While well intentioned, this ignores the fact that Trump would still need to vote to seal the deal and kill the FCC’s repeal, something that isn’t likely to happen given everything we’ve seen so far. But net neutrality advocates know that forcing Senators to clearly put their name to a vote against net neutrality could prove immeasurably beneficial as a political cudgel ahead of the looming midterms.
That’s because as we’ve noted repeatedly, net neutrality has broad, bipartisan appeal among voters. After all, our collective disdain for Comcast (and what passes for Comcast customer service) is one of a few subjects that tends to bridge the partisan divide. It has only been framed as a partisan issue by ISP lobbyists looking to foment dissent and stall progress. As such, it would be foolish to think that the FCC’s decision to kill net neutrality won’t have a notable impact on voter behavior (particularly among Millennials) as we head into midterm season.
So while overturning the FCC’s repeal in the courts remains the best option, finding ways to publicize the grotesque fealty many lawmakers have toward some of the most-hated companies in America still serves a purpose. As we’ve noted, a big part of the broadband industry’s lobbying agenda for 2018 will be the passage of bogus net neutrality legislation that will claim to “put the issue to bed,” but will be exclusively focused on making the FCC’s unpopular decision permanent. Purging at least a few of AT&T, Verizon and Comcast’s mindless footsoldiers from Congress could go a long way in keeping that from happening.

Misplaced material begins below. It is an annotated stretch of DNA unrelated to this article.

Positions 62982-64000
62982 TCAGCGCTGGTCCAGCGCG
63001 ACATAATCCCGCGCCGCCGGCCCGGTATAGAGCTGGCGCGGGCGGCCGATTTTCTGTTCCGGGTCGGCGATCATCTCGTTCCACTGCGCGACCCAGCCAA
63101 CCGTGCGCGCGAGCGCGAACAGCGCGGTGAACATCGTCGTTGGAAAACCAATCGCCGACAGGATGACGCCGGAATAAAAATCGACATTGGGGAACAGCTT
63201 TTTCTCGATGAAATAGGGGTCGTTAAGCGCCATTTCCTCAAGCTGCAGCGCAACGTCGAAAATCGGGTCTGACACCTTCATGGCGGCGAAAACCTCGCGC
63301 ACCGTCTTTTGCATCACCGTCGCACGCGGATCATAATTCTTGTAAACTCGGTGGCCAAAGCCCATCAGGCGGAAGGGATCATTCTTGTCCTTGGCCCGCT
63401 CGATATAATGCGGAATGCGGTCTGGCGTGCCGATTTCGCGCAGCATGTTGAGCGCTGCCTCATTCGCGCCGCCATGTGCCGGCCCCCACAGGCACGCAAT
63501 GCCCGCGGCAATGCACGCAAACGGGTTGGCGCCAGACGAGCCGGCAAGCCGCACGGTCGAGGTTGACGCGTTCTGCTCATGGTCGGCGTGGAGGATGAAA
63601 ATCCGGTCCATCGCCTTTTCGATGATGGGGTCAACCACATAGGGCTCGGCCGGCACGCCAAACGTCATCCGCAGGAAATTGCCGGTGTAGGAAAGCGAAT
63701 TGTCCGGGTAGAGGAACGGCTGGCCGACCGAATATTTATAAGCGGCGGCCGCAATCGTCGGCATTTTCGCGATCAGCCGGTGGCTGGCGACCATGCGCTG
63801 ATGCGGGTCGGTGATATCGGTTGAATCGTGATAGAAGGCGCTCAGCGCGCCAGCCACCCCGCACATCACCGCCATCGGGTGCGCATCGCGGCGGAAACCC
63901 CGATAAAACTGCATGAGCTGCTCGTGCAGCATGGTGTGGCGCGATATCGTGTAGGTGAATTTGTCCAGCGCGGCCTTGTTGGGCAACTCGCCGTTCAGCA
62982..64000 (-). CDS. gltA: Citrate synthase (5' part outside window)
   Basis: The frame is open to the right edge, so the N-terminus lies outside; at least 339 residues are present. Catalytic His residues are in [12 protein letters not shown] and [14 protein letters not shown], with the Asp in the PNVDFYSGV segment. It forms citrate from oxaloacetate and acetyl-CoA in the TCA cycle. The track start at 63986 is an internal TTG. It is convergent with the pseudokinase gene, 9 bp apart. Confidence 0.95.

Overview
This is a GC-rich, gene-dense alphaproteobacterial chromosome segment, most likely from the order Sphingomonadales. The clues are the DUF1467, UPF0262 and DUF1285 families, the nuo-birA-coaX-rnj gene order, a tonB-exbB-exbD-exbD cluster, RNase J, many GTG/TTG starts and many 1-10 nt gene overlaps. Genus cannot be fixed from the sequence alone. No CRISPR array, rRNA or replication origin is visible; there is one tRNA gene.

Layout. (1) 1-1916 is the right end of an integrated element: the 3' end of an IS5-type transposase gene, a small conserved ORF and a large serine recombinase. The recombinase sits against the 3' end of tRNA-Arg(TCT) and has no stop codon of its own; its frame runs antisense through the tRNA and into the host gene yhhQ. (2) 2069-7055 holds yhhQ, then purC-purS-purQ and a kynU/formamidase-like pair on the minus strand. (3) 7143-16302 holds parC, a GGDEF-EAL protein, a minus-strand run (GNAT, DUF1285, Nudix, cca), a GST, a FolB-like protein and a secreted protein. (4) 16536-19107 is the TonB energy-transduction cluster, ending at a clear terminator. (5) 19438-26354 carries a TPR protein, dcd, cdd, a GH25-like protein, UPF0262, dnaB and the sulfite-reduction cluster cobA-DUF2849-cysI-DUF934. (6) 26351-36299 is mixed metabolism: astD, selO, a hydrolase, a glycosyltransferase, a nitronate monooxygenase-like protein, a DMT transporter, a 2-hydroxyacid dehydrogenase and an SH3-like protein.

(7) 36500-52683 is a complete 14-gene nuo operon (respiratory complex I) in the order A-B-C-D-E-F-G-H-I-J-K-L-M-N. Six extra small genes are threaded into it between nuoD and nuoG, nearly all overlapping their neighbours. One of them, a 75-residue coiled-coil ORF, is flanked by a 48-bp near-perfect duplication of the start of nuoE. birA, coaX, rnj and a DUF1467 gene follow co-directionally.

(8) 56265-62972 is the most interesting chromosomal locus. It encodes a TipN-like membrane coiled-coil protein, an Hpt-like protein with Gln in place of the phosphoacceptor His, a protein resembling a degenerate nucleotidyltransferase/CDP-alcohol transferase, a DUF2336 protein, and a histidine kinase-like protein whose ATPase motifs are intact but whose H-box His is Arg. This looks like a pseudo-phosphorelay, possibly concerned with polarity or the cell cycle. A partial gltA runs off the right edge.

It feels naive in 2018 to think that we can ever purge enough of them to actually pass a meaningful net neutrality law without numerous, idiotic loopholes, but a notable shift in the makeup of Congress could still be helpful in stopping the broadband industry’s attempt to replace all meaningful oversight of the uncompetitive broadband sector with the policy equivalent of wet tissue paper.
Filed Under: congress, congressional review act, cra, fcc, litmus tests, net neutrality
Comments on “Supporters Aim To Use Net Neutrality To Bludgeon Cash-Compromised Lawmakers In The Midterms”
one step forward, two steps back – that’s our new motto!
Net Neutrality and Tax Cuts...
Don’t expect much traction on this from the Republicans. The recent tax reform law passed by the Republican majority is just like the promotional 6 month to 12 month discounts offered by the ISP/cable companies. After the special offer expires, the price gets jacked up. So it goes with the tax law: the reduced taxes for individuals are scheduled to expire in about 5 years, after which individual taxes are actually higher because the deductions eliminated in the tax law are not restored when the other provisions expire.